+
fred rogers, bloopers, prank

Fred Rogers went to put on his shoes and found they didn't fit.

Fred Rogers was truly one of humanity's greats, in every sense that counts most. He wasn't a titan of industry or a builder of empires. He wasn't a man of great means or a wielder of political power. He was humble, gentle and kind. He was a teacher, a learner and a leader in his own way.

For generations of children, he was a consistent voice of compassion, curiosity and caring. He was a calm haven in our television set, a safe space where we always knew we were loved just the way we are.

And yet he was strong, too, just not in the way we often think of strength. He was a fierce defender of children and a champion of justice. His testimony before Congress about public television totally turned around the sentiments of a judge who was extremely skeptical before Rogers started speaking. He wasn't forceful, he didn't yell or cry, he just shared his feelings, indicated his trust in the judge's conscience and explained the value of quality children's television programming in a way that was impossible to disregard.


No one could deny the wholesome awesomeness of Rogers. No one. He was the real thing, tried and true, through and through and the world misses him greatly.

It's quite well known that Rogers was the same man off-screen as he was on his show, and a video of his cast and crew pranking him once during his opening song offers a bit of delightful proof.

Check this out:

Seriously, he was the most delightful human. His laugh when he sticks his foot in the second shoe—priceless. His "Thanks ever so much"—epic.

People have responded to the video on Reddit with gushing praise.

"Mr. Rogers thanking that man for a delightful practical joke just changed something in me for the better," wrote one commenter. "Off to go thank my husband for some stuff."

"What a magical person that just a clip of him having a laugh is making me well up," wrote another.

"My childhood was a scary place but when I turned on Mr. Roger’s, it all disappeared for awhile," shared another. "Thank you for being a light to so many children. May you Rest In Peace."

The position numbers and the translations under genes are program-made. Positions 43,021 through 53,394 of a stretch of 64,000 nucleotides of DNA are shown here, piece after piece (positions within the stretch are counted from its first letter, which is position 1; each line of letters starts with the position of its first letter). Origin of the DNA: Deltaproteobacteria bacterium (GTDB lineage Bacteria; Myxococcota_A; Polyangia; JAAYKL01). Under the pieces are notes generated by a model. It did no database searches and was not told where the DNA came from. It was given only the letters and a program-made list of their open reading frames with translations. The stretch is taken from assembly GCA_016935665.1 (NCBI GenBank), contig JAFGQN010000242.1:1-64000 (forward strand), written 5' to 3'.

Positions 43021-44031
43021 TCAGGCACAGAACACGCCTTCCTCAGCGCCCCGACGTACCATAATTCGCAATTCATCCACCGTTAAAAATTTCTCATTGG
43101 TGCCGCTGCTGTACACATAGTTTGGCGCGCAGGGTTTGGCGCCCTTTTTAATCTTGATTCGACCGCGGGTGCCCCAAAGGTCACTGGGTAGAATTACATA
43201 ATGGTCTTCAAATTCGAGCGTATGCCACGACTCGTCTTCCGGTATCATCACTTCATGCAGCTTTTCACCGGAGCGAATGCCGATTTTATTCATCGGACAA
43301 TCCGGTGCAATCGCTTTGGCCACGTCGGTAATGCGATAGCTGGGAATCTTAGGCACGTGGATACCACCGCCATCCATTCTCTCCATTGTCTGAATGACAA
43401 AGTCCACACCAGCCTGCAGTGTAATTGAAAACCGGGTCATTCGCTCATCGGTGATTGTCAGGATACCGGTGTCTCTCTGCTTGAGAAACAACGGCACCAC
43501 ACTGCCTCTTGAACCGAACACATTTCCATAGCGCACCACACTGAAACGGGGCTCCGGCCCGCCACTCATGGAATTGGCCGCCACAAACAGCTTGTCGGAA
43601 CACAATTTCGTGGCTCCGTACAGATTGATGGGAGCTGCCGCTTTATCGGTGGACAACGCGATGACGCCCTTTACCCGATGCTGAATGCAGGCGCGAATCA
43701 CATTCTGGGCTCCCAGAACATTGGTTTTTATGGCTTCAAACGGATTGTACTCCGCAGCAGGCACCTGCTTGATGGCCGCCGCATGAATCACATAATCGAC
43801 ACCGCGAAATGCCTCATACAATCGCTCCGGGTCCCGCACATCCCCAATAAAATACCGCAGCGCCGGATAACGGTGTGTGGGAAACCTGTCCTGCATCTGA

"An amazing human being and an utterly sweet person," wrote another. "We should all aspire to be the person Mr. Rogers knew we could be."

Indeed, we should.

There may be many wonderful people who walk this earth, but there will never be another Fred Rogers. What a precious gift that we have so many hours of him on film to enjoy and share with generations to come.

Photo: Jason DeCrow for United Nations Foundation

Honorees, speakers and guests on stage at We the Peoples

True

Some people say that while change is inevitable, progress is a choice. In other words, it’s a purposeful act—like when American media mogul and philanthropist Ted Turner established the United Nations Foundation 25 years ago.

Keep ReadingShow less
Photo pulled from video

Texas dad giving heartfelt speech.

This article originally appeared on 07.06.17


A baseball cap on his head, his hands tucked snugly in his front blue jean pockets, Ken Ballard stood in front of a room of onlookers, admittedly a little out of his element.

But the issue at hand was so critical, Ballard said, he couldn't keep quiet.

Keep ReadingShow less
True

Innovation is awesome, right? I mean, it gave us the internet!

However, there is always a price to pay for modernization, and in this case, it’s in the form of digital eye strain, a group of vision problems that can pop up after as little as two hours of looking at a screen. Some of the symptoms are tired and/or dry eyes, headaches, blurred vision, and neck and shoulder pain1. Ouch!

Keep ReadingShow less
Photo from Pixabay

Courage and coming forward after a sexual assault

This article originally appeared on 10.12.17


"Why didn't she say anything sooner?"

It's the question that frustrates sexual assault prevention advocates and discredits the victims who bravely come forward after they've been targeted.

Stars Angelina Jolie and Gwyneth Paltrow — who both disclosed to The New York Times they'd been sexually harassed by movie mogul Harvey Weinstein years ago — are among the latest women now having to trudge through a predictable wave of victim-blaming following their disclosures.

Keep ReadingShow less

Fox was granted the award for his contributions to Parkinson's disease research through his foundation.

Following his diagnosis of Parkinson’s disease back in the early '90s, beloved “Back to the Future” star Michael J. Fox became an unwavering advocate for others living with the condition. His Michael J. Fox Foundation, founded in 2000, has become the leading provider of funds for Parkinson's research in the world. A large chunk of that research goes into investigating potential cures for the disease.

His contributions to Parkinson's research were highlighted at the 13th Annual Governors Awards on Saturday, Nov. 19, in Los Angeles as a recipient of the Jean Hersholt Humanitarian Award, which honors individuals "whose humanitarian efforts have brought credit to the industry.”

As the now-retired actor took to the stage to accept his honorary Oscar, he delivered a speech full of emotion, grace and a sense of humor that shoots straight to the heart.

Keep ReadingShow less
Photo pulled from YouTube video

Animated short about closeted love.

This article originally appeared on 07.31.17


After much breathless waiting and anticipation, the animated kids short "In a Heartbeat" was finally released on July 31, 2017.


The four-minute short film — which follows a closeted boy as he "runs the risk of being outed by his own heart after it pops out of his chest to chase down the boy of his dreams" — has captivated certain corners of the internet since its trailer was released in May and instantly went viral.

Keep ReadingShow less